Soluble elements from a new corner of the periodic table
It is one of the more memorable experiments of high school chemistry lessons: when elemental sodium comes into contact with water it burns and explodes. Sodium simply isn't happy in its elemental form, making it highly reactive. This is more or less true for all of the other elements from the so-called "s-block" of the periodic table, to which sodium belongs.
A chemistry research group at the Julius-Maximilians-Universität (JMU) of Würzburg in Bavaria, Germany, has now, for the first time, tamed one of these "wild" s-block metals. The researchers constructed molecules that incorporate one atom of the alkaline earth metal beryllium in its elemental state. That the molecules do not immediately decompose at room temperature is thanks to stabilization by two cyclic ligands.
The breakthrough from the research team of Professor Holger Braunschweig is presented in the top-tier journal Nature Chemistry, thanks to the unexpectedly high stability of the molecules. These results from the JMU chemistry laboratories are expected to open a new era for the chemistry of the elements of this corner of the periodic table.
Promising candidates for challenging reactions
The incorporation of hydrogen and carbon monoxide into organic molecules is an example of one of the challenging chemical reactions carried out on huge scales in industry. Currently, these reactions are exclusively carried out with help from expensive heavy metals such as rhodium, palladium and platinum. For reasons of sustainability and cost, replacing these expensive catalysts with alternatives from the main group elements of the periodic table - many of which are abundant in the Earth's crust - would be a huge step forward.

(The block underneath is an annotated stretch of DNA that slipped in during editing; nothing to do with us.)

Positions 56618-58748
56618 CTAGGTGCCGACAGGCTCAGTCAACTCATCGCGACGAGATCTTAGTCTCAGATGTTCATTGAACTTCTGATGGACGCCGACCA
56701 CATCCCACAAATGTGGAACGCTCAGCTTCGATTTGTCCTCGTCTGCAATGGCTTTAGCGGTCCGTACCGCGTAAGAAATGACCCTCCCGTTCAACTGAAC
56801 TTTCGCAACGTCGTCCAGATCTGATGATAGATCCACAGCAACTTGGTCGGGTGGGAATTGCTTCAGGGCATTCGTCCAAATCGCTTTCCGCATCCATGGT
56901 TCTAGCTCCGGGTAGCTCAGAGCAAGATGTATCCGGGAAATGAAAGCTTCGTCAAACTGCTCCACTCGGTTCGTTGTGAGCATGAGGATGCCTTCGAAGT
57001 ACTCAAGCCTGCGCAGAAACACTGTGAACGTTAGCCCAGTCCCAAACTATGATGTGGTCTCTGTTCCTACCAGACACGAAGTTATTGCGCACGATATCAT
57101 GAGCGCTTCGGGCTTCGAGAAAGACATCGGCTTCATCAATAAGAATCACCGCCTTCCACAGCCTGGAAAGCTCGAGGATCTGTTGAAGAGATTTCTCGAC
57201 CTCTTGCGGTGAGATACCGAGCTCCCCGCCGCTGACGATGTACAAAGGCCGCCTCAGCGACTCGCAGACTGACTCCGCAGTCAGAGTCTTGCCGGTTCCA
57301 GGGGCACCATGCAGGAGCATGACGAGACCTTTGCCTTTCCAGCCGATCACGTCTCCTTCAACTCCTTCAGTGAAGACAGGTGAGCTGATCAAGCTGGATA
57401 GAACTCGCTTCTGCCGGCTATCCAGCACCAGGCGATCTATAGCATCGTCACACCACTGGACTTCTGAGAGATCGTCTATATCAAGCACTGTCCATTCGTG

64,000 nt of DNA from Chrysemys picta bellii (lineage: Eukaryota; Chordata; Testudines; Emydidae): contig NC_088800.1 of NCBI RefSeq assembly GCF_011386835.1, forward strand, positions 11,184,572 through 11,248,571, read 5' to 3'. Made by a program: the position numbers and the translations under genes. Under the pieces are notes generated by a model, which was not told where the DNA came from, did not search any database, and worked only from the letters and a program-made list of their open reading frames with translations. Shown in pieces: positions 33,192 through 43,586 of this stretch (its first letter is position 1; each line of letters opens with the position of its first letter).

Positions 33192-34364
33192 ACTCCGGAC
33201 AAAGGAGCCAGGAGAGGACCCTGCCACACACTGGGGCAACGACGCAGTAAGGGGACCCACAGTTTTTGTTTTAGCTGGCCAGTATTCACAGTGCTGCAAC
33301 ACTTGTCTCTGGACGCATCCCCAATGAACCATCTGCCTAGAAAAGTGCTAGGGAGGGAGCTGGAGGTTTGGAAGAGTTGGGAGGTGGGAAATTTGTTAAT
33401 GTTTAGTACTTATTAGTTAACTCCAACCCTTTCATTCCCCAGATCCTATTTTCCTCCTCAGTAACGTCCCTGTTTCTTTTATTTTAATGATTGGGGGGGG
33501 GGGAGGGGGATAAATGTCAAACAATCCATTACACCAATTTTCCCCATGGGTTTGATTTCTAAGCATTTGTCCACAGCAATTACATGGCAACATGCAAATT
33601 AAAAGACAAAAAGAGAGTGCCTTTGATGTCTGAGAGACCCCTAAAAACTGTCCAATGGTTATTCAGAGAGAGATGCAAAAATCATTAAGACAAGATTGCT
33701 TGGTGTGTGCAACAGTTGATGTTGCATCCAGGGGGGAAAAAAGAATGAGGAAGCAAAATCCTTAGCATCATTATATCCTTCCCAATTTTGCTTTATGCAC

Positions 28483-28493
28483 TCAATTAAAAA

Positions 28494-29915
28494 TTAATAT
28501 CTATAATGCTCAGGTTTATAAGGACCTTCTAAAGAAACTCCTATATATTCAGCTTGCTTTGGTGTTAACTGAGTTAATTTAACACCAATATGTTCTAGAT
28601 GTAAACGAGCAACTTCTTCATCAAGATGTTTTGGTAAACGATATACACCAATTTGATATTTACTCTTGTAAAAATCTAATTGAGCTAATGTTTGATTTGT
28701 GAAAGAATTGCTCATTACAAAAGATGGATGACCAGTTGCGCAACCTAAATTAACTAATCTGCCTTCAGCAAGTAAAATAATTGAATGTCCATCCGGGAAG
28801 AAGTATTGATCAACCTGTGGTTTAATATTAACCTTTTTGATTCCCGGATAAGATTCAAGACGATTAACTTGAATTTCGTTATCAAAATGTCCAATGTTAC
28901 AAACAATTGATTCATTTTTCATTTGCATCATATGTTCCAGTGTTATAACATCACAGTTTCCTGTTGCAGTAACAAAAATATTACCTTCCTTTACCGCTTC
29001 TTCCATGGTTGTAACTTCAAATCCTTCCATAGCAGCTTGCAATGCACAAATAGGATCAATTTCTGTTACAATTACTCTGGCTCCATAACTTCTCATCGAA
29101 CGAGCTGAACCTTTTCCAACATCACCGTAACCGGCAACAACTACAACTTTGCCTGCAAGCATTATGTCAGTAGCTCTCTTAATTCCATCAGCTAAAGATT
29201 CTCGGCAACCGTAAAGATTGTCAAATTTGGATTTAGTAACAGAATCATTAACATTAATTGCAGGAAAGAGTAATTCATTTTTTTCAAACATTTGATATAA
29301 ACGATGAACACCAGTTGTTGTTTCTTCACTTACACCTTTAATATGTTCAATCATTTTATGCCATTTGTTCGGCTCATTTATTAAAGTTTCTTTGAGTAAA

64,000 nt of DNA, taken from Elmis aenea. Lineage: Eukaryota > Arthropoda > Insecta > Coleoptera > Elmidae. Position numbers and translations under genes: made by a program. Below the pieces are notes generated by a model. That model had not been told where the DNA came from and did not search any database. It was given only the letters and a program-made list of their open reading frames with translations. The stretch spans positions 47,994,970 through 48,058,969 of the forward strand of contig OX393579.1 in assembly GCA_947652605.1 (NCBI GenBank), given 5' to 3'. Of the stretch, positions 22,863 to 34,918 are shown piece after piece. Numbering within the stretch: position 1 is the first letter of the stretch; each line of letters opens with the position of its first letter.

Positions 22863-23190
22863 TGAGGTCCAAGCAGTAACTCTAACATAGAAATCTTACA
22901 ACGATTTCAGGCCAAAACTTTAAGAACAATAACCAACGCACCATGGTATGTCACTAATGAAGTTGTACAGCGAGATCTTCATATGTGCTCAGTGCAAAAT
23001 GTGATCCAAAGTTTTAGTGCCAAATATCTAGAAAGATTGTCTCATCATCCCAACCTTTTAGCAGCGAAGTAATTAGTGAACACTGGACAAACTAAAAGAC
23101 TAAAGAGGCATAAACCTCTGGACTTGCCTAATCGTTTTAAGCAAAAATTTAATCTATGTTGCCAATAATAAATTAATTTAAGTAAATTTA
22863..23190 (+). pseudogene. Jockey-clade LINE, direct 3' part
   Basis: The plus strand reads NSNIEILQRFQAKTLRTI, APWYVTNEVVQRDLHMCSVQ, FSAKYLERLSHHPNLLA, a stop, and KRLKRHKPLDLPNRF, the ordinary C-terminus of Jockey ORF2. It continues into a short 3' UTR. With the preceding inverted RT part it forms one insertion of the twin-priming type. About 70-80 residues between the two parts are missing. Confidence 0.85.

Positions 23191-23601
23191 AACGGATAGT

This often means accessing the elemental states of these atoms in molecular systems. However, this is by no means trivial, as many of the potential candidate atoms ¬- sodium being an extreme example - are highly reactive in their elemental states. Recent success has been made with p-block elements such as silicon, tin and boron, while this new work is the first ever example with an s-block metal, beryllium.
Developing alternatives to toxic beryllium
"The only drawback of beryllium is its toxicity", states Dr. Merle Arrowsmith, Alexander von Humboldt postdoctoral fellow in the group of Holger Braunschweig. Even more interesting would be to extend this chemistry to magnesium or calcium, elements that are both abundant and biocompatible, making them ideal as potential catalysts for important chemical reactions.
Given their success in incorporating elementary beryllium into a stable molecule, the chances are good that this could also work with other s-block metals. "Our discovery is a first step in capturing other s-block metal atoms in their elemental state, which we hope will promote reactions that usually only proceed with expensive heavy metals," says Ph.D. student Julia Schuster, who synthesised the new molecules. The research group is currently developing similar methods for other s-block metals.